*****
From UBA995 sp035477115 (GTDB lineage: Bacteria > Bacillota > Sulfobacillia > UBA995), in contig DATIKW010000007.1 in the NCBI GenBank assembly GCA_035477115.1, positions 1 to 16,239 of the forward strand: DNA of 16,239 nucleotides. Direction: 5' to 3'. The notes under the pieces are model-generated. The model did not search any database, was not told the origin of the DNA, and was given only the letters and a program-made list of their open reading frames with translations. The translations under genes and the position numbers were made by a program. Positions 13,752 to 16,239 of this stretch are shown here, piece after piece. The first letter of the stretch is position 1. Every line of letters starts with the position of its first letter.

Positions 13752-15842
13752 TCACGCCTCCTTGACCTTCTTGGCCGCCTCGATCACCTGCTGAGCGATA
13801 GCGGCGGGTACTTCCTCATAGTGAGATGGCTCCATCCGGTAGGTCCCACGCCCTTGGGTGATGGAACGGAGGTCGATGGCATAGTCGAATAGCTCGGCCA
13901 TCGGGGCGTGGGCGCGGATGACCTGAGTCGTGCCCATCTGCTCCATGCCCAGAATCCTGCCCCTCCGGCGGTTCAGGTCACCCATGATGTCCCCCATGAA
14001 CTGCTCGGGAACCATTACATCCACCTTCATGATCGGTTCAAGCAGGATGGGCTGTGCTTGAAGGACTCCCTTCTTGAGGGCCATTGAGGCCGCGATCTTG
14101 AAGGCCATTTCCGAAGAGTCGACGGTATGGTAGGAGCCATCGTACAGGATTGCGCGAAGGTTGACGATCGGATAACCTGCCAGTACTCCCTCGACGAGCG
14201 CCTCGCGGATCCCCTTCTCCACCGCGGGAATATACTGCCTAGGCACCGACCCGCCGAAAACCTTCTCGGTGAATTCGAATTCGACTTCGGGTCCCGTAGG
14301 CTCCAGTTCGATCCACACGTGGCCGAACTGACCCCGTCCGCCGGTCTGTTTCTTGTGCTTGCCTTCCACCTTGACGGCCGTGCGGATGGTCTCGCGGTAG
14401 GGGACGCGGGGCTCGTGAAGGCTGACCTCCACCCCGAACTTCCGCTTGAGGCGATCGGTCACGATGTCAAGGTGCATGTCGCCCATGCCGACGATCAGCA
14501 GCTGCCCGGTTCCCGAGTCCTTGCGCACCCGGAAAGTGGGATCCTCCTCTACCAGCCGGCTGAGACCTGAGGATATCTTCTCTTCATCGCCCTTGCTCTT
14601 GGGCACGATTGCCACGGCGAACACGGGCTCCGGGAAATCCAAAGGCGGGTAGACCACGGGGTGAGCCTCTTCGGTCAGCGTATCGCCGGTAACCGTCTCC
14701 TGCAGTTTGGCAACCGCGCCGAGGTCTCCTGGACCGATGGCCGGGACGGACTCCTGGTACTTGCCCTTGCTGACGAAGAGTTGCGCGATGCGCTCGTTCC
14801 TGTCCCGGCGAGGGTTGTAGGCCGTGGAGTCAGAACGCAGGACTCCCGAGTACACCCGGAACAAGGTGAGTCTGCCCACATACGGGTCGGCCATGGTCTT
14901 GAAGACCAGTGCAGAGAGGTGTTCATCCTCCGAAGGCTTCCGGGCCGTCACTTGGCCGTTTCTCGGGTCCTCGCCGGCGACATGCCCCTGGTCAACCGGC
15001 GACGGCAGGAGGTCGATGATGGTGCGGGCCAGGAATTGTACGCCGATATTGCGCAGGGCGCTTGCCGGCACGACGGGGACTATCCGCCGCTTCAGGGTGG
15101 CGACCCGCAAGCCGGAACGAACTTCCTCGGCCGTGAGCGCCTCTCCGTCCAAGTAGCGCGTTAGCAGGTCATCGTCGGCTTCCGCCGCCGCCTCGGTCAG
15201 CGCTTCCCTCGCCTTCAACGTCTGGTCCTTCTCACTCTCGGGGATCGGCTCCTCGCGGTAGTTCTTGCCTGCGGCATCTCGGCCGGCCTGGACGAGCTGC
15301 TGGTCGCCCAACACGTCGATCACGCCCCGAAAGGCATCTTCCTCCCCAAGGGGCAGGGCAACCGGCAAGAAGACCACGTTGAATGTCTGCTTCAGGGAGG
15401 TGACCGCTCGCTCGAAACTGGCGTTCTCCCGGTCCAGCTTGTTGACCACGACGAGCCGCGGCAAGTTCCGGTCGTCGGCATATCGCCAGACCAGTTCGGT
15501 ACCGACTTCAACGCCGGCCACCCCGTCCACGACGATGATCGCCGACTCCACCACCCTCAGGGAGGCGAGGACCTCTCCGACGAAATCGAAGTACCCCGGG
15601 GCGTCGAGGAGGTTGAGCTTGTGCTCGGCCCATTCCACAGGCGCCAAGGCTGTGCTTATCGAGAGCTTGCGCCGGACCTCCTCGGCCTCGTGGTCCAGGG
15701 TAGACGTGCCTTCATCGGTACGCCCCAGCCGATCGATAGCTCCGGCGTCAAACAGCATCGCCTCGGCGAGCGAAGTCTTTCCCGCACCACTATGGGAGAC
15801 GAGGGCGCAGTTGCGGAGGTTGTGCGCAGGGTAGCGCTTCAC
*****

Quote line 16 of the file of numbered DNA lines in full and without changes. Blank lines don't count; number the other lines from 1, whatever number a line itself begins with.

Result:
15001 GACGGCAGGAGGTCGATGATGGTGCGGGCCAGGAATTGTACGCCGATATTGCGCAGGGCGCTTGCCGGCACGACGGGGACTATCCGCCGCTTCAGGGTGG